Belgian firm howls
In what may lead to a big diplomatic headache for President Aquino, the Belgian Ambassador Christian Meerschman belied a Palace announcement that PNoy had talked to the envoy to convey the reasons why the P18.7-billion Laguna Lake Rehabilitation Project (LLRP) was being dumped.
Curtly, the envoy said he never talked with Aquino about the project, and this may well tell on just how serious the President is handling matters as delicate as the LLRP, which is now also the focus of attention by the European Chamber of Commerce in the Philippines (ECCP.)
Being the diplomat that he is, Meerschman still waxed optimistic that the matter could be settled even as the Belgian government has been miffed by the unilateral cancellation of a contract signed by Baggerwerken Decloedt En Zoon (BDC) and the Department of Environment and Natural Resources (DENR.)
The country has more to gain if the project pushes through, diplomatic circles have intimated, since Belgium is the current president of the 27-member European Union (EU) and the Philippines had signed an investment treaty with the Belgo-Luxembourg Economic Union that protected investments by the two parties.
This treaty had been in force for more than a decade, and it opened the latchdoor for Belgians to do more business in the country.
However, BDC and the Belgian government could not understand why a project like LLRPO could be cancelled through a press release from the Palace and not through a formal notice. It smacks of arrogance and uncouth behavior, a lawyer remarked. The Belgians want a formal notice of cancellation, not a press release, but the Palace has not sent any to the company.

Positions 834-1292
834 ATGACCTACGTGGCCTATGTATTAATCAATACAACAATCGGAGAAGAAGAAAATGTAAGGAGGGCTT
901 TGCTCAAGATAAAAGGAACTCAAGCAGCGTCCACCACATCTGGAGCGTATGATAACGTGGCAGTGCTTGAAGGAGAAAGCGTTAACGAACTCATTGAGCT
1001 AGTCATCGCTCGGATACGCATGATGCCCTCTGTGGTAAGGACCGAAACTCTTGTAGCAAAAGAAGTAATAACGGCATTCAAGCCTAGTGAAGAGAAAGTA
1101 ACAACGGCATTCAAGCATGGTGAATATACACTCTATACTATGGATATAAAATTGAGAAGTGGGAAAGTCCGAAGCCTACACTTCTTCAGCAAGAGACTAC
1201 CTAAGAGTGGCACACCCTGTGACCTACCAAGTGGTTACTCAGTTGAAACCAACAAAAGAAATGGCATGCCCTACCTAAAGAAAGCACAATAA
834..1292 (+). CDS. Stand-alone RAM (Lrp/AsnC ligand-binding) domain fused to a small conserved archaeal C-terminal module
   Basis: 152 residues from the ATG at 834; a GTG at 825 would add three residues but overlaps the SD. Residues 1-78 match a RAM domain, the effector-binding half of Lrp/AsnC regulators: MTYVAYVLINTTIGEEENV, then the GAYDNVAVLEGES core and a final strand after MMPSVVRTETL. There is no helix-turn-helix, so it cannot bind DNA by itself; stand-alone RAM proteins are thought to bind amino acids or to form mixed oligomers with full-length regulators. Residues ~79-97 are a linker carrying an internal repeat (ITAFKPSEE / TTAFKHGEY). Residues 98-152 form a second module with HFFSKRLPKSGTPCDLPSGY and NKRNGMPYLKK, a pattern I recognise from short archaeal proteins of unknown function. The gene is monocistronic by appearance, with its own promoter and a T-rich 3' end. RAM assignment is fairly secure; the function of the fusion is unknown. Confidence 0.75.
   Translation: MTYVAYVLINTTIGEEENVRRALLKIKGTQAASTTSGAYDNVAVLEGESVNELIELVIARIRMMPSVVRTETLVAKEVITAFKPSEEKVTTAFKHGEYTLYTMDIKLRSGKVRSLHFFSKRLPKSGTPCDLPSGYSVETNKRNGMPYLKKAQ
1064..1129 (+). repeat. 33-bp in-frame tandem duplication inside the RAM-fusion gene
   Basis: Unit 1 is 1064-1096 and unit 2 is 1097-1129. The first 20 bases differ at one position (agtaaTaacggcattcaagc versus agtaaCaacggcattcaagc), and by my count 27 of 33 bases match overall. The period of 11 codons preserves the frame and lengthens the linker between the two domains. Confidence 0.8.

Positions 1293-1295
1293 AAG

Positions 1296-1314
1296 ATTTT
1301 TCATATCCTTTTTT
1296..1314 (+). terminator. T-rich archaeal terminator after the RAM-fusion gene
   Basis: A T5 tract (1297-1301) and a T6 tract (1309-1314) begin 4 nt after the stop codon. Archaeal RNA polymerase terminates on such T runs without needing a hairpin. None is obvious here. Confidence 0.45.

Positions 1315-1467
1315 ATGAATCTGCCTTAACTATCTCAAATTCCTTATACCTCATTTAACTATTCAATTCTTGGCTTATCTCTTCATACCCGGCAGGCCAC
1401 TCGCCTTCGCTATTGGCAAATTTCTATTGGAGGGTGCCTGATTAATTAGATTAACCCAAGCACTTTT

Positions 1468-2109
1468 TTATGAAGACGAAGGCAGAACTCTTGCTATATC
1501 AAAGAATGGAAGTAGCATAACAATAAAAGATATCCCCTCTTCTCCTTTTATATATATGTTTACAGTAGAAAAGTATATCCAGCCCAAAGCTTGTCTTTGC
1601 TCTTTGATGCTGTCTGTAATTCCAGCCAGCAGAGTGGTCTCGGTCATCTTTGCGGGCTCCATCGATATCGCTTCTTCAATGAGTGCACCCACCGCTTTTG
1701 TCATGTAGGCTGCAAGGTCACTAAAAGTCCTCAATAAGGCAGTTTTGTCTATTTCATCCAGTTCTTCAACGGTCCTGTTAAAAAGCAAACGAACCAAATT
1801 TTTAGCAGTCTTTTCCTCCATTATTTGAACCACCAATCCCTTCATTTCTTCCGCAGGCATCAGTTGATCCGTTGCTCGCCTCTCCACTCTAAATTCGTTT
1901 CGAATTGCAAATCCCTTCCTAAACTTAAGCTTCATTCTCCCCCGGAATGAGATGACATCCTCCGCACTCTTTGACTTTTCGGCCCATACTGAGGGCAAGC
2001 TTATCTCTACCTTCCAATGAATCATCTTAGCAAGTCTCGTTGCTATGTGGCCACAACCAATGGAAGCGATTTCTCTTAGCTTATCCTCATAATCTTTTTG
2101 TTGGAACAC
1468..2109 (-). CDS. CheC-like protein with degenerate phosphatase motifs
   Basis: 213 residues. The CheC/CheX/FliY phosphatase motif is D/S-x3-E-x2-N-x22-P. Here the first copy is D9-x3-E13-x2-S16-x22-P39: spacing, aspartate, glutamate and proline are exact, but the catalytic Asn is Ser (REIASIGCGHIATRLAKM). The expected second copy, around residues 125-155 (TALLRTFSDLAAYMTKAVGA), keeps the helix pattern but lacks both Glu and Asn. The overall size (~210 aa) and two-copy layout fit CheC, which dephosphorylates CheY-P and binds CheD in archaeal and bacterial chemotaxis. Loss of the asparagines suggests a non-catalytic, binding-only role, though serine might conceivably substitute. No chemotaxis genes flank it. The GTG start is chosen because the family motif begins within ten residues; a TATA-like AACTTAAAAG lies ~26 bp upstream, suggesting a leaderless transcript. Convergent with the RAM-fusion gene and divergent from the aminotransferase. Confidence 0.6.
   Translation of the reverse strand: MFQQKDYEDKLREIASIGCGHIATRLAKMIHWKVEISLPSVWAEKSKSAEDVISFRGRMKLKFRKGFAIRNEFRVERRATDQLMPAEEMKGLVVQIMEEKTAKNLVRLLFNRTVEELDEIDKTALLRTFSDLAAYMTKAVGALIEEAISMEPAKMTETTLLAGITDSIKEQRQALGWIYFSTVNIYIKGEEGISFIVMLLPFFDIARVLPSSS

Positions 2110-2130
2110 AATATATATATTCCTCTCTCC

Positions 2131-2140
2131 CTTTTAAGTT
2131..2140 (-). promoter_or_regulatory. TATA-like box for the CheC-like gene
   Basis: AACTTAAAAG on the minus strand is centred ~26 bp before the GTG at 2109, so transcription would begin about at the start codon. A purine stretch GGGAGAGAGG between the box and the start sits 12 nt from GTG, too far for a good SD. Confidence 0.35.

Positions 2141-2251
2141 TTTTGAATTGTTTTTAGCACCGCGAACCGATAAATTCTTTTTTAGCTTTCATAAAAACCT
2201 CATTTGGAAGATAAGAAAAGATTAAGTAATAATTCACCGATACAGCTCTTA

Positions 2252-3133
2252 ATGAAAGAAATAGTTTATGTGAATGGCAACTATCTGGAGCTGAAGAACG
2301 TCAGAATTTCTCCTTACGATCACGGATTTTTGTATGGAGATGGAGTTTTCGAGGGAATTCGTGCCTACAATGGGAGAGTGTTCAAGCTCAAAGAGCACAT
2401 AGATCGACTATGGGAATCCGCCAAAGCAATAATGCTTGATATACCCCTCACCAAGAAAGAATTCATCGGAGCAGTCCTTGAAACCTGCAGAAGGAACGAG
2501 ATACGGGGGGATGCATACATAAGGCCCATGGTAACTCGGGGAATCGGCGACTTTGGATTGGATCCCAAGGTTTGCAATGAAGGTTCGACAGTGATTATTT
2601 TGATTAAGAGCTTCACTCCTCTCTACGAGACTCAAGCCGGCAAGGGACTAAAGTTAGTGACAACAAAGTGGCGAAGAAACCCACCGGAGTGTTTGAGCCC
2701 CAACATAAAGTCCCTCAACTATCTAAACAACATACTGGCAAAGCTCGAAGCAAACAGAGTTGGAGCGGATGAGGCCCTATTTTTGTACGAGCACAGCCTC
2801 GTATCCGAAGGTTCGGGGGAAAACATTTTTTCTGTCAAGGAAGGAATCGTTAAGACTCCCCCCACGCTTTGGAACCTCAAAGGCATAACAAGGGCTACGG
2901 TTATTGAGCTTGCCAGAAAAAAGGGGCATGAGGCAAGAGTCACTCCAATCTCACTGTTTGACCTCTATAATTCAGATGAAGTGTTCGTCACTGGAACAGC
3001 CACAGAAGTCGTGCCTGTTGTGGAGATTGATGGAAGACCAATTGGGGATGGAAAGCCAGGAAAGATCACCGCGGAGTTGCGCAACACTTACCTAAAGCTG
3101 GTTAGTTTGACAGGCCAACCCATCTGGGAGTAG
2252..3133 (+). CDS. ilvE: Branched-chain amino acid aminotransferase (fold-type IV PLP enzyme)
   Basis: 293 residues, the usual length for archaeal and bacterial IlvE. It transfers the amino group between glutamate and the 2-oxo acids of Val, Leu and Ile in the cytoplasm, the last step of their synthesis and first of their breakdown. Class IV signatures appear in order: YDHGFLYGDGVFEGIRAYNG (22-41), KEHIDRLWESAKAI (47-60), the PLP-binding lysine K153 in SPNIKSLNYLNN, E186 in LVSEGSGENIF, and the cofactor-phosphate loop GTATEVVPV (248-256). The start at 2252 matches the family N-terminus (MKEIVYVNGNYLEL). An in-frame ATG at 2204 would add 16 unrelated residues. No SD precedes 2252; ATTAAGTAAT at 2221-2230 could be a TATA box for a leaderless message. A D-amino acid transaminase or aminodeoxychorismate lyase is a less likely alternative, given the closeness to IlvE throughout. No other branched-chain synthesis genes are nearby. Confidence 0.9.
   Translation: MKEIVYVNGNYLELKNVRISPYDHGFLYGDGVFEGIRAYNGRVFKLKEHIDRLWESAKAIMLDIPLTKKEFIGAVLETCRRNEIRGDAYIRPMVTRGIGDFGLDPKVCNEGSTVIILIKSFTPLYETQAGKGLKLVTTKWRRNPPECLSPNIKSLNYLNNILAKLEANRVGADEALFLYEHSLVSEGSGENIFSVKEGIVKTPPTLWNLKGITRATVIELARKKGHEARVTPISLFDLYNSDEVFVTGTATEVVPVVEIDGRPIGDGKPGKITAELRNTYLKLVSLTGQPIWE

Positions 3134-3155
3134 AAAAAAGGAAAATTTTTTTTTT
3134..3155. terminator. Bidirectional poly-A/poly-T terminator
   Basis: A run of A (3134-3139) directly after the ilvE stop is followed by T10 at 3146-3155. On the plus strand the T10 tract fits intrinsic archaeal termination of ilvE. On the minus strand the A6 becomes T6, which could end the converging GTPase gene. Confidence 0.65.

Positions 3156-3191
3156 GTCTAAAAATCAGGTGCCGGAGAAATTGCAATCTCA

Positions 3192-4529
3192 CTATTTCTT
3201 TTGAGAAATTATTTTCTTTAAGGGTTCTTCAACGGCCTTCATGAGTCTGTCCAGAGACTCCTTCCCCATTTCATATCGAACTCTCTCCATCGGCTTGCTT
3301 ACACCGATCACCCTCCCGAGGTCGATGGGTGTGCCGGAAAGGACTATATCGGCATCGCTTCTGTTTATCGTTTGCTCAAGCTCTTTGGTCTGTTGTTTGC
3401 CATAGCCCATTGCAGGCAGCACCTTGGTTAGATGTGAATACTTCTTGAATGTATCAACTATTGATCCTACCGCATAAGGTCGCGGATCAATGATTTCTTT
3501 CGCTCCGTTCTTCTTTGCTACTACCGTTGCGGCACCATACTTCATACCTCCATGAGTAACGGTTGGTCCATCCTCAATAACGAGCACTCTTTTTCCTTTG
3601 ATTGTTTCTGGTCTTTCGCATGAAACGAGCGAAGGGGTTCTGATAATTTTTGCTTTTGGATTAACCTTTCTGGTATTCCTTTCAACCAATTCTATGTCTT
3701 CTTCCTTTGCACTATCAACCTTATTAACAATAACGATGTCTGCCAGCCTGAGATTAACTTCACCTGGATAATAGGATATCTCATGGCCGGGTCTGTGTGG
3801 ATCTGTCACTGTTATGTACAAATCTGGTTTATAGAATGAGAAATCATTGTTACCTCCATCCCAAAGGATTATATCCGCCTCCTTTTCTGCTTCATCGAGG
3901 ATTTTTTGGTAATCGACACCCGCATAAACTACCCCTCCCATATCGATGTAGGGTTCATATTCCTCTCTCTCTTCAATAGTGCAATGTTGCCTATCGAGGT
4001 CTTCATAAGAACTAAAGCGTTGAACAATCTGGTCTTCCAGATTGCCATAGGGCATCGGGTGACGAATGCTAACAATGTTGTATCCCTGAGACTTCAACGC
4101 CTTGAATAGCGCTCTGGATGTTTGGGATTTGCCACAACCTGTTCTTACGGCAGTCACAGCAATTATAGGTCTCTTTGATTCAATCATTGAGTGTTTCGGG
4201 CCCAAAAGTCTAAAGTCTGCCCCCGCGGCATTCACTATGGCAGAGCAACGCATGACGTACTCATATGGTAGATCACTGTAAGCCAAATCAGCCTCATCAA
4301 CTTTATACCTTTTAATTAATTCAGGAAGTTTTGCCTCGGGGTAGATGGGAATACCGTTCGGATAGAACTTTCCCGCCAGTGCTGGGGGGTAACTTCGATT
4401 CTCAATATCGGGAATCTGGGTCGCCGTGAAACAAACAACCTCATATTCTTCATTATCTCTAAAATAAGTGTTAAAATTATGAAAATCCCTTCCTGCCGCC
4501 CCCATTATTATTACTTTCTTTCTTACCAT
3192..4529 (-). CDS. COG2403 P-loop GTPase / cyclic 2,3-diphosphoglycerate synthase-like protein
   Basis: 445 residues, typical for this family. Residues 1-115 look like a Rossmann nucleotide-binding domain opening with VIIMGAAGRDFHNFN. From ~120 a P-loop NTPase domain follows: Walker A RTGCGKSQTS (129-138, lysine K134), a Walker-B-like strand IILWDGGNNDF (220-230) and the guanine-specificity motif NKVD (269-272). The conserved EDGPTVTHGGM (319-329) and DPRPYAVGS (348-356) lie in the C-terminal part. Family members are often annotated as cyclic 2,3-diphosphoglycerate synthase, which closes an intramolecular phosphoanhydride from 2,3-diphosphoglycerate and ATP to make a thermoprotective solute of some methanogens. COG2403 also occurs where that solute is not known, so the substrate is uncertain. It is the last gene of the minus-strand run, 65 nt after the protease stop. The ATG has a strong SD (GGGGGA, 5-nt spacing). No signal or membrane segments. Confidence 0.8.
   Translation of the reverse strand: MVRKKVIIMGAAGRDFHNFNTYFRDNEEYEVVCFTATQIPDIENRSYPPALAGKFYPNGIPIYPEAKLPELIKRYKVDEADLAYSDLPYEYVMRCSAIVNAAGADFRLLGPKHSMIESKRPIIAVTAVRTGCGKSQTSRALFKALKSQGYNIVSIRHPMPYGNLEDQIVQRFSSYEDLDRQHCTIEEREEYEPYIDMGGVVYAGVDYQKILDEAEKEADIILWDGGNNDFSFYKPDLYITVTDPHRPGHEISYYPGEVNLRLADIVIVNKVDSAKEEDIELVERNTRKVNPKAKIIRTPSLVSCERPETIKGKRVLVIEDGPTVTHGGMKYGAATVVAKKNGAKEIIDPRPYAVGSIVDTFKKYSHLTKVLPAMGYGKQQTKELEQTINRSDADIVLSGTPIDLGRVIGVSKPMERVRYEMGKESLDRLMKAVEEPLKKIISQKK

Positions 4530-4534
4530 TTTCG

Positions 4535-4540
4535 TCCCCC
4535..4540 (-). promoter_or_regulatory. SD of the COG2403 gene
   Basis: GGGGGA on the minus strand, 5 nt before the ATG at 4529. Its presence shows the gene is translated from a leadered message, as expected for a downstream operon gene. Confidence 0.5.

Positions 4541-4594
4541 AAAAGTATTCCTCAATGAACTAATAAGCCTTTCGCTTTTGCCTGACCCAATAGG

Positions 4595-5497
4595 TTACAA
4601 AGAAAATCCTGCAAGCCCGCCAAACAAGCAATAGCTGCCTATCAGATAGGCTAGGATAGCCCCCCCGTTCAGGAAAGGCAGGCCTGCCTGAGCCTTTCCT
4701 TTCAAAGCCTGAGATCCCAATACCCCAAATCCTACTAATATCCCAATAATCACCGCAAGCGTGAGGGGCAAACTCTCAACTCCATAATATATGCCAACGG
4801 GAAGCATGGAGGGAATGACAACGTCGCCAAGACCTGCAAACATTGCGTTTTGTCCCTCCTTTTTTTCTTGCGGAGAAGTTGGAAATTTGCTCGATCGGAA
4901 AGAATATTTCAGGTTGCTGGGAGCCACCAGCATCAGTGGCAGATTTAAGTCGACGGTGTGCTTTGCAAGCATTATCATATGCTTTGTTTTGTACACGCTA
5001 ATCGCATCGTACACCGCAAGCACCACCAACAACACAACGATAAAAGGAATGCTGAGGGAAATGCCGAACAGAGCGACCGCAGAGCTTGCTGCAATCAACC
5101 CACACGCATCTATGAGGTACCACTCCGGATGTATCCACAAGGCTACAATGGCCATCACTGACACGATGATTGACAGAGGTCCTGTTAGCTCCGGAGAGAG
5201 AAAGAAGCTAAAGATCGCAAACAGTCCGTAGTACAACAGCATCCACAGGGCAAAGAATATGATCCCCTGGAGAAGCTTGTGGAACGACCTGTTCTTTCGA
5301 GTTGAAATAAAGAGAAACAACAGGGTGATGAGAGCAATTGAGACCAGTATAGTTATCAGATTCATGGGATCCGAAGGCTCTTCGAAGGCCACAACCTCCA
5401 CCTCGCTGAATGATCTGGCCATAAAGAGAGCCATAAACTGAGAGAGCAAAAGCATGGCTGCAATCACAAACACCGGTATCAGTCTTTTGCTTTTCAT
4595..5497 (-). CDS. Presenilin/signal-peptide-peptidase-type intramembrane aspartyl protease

Dimitry Detilleux, BDC area manager for North Asia, says the company had acted in good faith to win the project, for which it had already spent P400 million, but the other contracting party apparently has other things in mind.
Detilleux is open to conciliation but the door is not shut to international arbitration, something with Fraport did as regards the Terminal 3 project at the Ninoy Aquino International Airport (NAIA) that gave the Arroyo administration a black eye in Singapore and in Germany.
Many people like Gil Navarro of the Kilusang Lawa Kalikasan (KLK) want the project to be implemented since he and other people in Laguna and Rizal would benefit from a deeper lake with a bigger water holding capacity. What it means is fewer floods and more than ample supply of raw water for concessionaires.
Aquino is standing pat on his decision, apparently made on his 100th day in office, and Finance Secretary Cesar Purisima had confirmed the country would pay the commitment fees for the loan, which enjoys the guarantee of the Belgian government.
Detractors have had a field day bashing the Belgians for the aborted project but for Navarro and company, it means an opportunity lost to revive a practically dead lake.
Dean Abraham Espejo says the government should not have scrapped a valid contract and former UP College of Law Dean Froilan Bacungan adds that the executive agreement stands since the contract is the law between the parties.
Former Senator Francisco “Kit” Tatad insists the unilateral scrapping was unacceptable and calls for a more sensible handling of the matter, not by the Palace but by the Department of Foreign Affairs (DFA). Joel Paredes